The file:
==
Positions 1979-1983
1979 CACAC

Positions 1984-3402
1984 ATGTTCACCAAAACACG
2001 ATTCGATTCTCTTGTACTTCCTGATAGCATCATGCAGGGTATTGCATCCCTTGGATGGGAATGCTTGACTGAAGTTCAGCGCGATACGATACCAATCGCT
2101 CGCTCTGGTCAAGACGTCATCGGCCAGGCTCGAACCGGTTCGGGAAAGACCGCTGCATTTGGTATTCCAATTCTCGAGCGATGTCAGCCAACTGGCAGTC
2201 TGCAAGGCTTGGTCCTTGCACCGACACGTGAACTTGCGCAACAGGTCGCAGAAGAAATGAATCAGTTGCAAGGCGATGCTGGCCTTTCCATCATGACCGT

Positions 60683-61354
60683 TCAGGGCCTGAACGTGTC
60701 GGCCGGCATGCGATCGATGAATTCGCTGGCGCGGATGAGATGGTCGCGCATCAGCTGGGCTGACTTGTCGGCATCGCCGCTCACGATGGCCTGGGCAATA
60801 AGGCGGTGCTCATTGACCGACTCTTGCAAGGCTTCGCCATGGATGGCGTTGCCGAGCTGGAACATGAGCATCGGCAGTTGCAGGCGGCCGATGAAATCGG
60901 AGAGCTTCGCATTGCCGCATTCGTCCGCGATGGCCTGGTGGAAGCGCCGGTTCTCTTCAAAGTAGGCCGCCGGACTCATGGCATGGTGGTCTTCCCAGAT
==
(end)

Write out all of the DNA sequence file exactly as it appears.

Positions 1979-1983
1979 CACAC

Positions 1984-3402
1984 ATGTTCACCAAAACACG
2001 ATTCGATTCTCTTGTACTTCCTGATAGCATCATGCAGGGTATTGCATCCCTTGGATGGGAATGCTTGACTGAAGTTCAGCGCGATACGATACCAATCGCT
2101 CGCTCTGGTCAAGACGTCATCGGCCAGGCTCGAACCGGTTCGGGAAAGACCGCTGCATTTGGTATTCCAATTCTCGAGCGATGTCAGCCAACTGGCAGTC
2201 TGCAAGGCTTGGTCCTTGCACCGACACGTGAACTTGCGCAACAGGTCGCAGAAGAAATGAATCAGTTGCAAGGCGATGCTGGCCTTTCCATCATGACCGT

Positions 60683-61354
60683 TCAGGGCCTGAACGTGTC
60701 GGCCGGCATGCGATCGATGAATTCGCTGGCGCGGATGAGATGGTCGCGCATCAGCTGGGCTGACTTGTCGGCATCGCCGCTCACGATGGCCTGGGCAATA
60801 AGGCGGTGCTCATTGACCGACTCTTGCAAGGCTTCGCCATGGATGGCGTTGCCGAGCTGGAACATGAGCATCGGCAGTTGCAGGCGGCCGATGAAATCGG
60901 AGAGCTTCGCATTGCCGCATTCGTCCGCGATGGCCTGGTGGAAGCGCCGGTTCTCTTCAAAGTAGGCCGCCGGACTCATGGCATGGTGGTCTTCCCAGAT